Talking to your doctor about your mental health..
Getting help and taking medication..
Talking to friends and family about mental health..
Wendy: Have you told your friends and family about your mental health struggles or have you kept them to yourself?
Lucy:I felt so bad and so broken I just wanted to get fixed. I have always battled with depression and anxiety and managed pretty well with things by trying out mindfulness and talking things out with friends and family. I’m a really open person. But this was different. I honestly felt like my brain had broken. And I had a lot of judgement from some of my family. I think they thought I was going to turn into a unicorn or resemble bloody Virginia Woolf and drown myself in a river or something!
Nicola: I’ve touched upon it. I have to say though that I published a blog post on it last month and normally I’d share from my FB page onto my own page, but I haven’t yet. I’m not sure why but I guess that I feel like not all my friends and family would really get it.
Wendy: Yes Nicola I totally understand. I’ve written about it loads on my blog but I really struggle to share anything about it in my own Facebook page. It feels easier to talk about it to people inside my laptop rather than face to face with family and friends.
Lucy:I’ve always been open about it. And as a result, other friends contacted me privately and told me their stories and we support each other too. Stigmas can go eff themselves, excuse my language. Like I say, my family members were a bit of a disappointment. They said ‘we’ll give you space’ and disappeared for a month! Ridiculous, as it was actually then that I needed people the most. My friends were amazing. They all came and stayed for a long weekend in the midst of my side effects and helped me care for the boys. We had a particularly funny food shop trip where they had to steer me around the supermarket as I was drifting about looking a bit stoned! They surrounded me in love and safety. That’s what you need in a time like that. Depression and anxiety make you think you want to be alone but actually you need the opposite.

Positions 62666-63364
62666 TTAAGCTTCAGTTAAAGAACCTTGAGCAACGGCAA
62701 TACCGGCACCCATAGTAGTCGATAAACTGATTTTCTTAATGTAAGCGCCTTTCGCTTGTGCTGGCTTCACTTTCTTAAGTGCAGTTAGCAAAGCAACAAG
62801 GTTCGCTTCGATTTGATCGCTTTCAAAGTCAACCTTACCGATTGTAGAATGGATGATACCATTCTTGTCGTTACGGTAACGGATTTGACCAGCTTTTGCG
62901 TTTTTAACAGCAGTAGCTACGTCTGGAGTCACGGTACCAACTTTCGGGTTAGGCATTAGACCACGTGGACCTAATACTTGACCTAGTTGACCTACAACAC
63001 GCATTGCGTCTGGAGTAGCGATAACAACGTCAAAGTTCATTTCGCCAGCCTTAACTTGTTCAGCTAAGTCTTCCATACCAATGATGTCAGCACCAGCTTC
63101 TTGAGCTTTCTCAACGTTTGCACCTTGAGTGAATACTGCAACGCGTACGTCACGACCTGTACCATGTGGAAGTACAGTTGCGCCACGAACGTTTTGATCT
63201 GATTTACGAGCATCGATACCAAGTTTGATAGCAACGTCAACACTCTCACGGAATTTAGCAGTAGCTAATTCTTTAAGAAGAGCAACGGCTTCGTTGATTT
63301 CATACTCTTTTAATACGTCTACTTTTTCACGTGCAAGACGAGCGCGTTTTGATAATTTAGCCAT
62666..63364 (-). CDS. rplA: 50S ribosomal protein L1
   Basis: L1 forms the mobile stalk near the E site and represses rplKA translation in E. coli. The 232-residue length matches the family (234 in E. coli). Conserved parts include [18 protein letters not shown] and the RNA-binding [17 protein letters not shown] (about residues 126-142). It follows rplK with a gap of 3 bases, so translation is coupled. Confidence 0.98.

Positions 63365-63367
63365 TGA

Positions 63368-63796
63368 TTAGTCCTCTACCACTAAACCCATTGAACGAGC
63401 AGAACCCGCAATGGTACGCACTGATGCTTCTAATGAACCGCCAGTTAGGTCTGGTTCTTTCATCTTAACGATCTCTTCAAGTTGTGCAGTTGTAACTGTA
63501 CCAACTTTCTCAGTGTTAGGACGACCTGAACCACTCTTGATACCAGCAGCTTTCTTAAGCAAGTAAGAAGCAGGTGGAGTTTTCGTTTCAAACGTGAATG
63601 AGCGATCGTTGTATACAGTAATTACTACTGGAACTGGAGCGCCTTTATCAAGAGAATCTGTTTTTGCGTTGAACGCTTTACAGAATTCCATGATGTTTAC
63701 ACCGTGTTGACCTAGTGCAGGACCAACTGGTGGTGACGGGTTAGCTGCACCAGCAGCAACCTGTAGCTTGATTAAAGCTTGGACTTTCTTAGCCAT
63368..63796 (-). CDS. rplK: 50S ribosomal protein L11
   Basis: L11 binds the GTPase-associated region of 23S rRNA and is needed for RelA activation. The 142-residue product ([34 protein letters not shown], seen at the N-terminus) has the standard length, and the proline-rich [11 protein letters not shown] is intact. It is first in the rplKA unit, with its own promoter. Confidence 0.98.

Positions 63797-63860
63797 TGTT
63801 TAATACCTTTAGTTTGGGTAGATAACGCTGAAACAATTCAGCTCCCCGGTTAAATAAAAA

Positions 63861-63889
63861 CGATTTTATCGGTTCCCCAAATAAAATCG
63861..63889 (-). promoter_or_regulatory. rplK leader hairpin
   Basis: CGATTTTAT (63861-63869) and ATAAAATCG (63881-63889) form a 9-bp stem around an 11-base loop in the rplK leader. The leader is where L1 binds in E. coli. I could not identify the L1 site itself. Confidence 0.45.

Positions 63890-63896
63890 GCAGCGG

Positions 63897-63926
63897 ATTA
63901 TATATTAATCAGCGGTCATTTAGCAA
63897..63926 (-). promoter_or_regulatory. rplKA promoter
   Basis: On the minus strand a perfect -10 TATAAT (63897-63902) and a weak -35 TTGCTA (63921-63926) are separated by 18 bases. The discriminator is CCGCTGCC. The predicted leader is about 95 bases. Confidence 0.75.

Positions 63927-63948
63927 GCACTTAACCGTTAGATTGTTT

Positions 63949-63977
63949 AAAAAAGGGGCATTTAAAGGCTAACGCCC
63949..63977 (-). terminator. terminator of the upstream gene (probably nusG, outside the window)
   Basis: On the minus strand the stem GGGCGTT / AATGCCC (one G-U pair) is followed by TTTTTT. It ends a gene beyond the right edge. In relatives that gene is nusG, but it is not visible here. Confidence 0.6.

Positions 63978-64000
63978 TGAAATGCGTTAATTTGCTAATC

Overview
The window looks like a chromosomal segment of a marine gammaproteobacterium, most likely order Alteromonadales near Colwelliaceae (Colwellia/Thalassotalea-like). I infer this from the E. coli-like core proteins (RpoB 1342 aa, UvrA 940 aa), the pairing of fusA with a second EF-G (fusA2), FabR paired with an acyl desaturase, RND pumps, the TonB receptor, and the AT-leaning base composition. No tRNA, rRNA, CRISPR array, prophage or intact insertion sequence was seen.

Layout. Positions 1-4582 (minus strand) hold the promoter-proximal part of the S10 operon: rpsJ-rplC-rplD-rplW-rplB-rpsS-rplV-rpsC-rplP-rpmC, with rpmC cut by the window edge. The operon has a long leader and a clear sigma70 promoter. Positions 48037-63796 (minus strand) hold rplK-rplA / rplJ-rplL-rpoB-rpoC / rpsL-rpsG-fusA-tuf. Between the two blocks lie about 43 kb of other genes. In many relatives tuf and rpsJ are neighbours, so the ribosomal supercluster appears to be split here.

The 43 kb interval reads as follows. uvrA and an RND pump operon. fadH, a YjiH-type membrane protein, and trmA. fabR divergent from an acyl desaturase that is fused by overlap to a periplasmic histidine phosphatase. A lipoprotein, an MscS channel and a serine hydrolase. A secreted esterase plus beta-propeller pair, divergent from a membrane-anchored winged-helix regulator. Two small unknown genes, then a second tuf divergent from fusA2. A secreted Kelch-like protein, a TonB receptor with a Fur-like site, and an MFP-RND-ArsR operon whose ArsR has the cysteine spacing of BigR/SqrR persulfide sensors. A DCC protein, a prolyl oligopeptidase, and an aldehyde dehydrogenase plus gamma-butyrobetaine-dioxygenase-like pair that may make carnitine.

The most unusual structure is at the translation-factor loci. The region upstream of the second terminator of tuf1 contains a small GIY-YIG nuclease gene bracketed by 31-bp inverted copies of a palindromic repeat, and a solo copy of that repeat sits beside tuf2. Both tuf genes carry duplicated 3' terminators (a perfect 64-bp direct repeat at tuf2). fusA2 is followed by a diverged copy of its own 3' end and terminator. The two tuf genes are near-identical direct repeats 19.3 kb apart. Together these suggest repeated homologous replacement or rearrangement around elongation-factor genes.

Wendy: After finally admitting to myself that something was wrong I told my husband who I then gave permission to tell his parents. I didn’t speak to my own mum about it for months and didn’t really speak to my friends about it until I was starting to feel a little better. I was worried about what they would think and also a little bit embarrassed by the way I was feeling. I thought people wouldn’t understand and would think I was complaining over nothing.
Lucy: I think a lot of our friends were relieved when I spoke about it. If I address the elephant in the room then they don’t have to step around it.
Words of comfort for mums who are struggling..
Wendy:Is there anything you would like to say to any new mums reading this blog post who might be struggling with post natal depression or other mental health issues after have a baby?
Nicola: I would just say that it doesn’t mean that you love your baby any less. This is something that I struggle with, as I love that little chap like my life depends on it (and can often be found kissing the top of his head just to get my fix of his gorgeous baby smell!). I feel like because I wanted him for so long, I don’t deserve to feel down about it all, but then if someone said that to me I’d tell them not to be daft as their feelings are perfectly valid, you can’t help the way that you feel and you don’t love your baby any less!
If you think you have post natal depression, click this link for a list of charities and helpful resources and please speak to someone about it. Bottling up these feelings will only make you feel worse. If you want to read more about my struggles with post natal depression then you can find all my posts about it in the mental health section on my blog.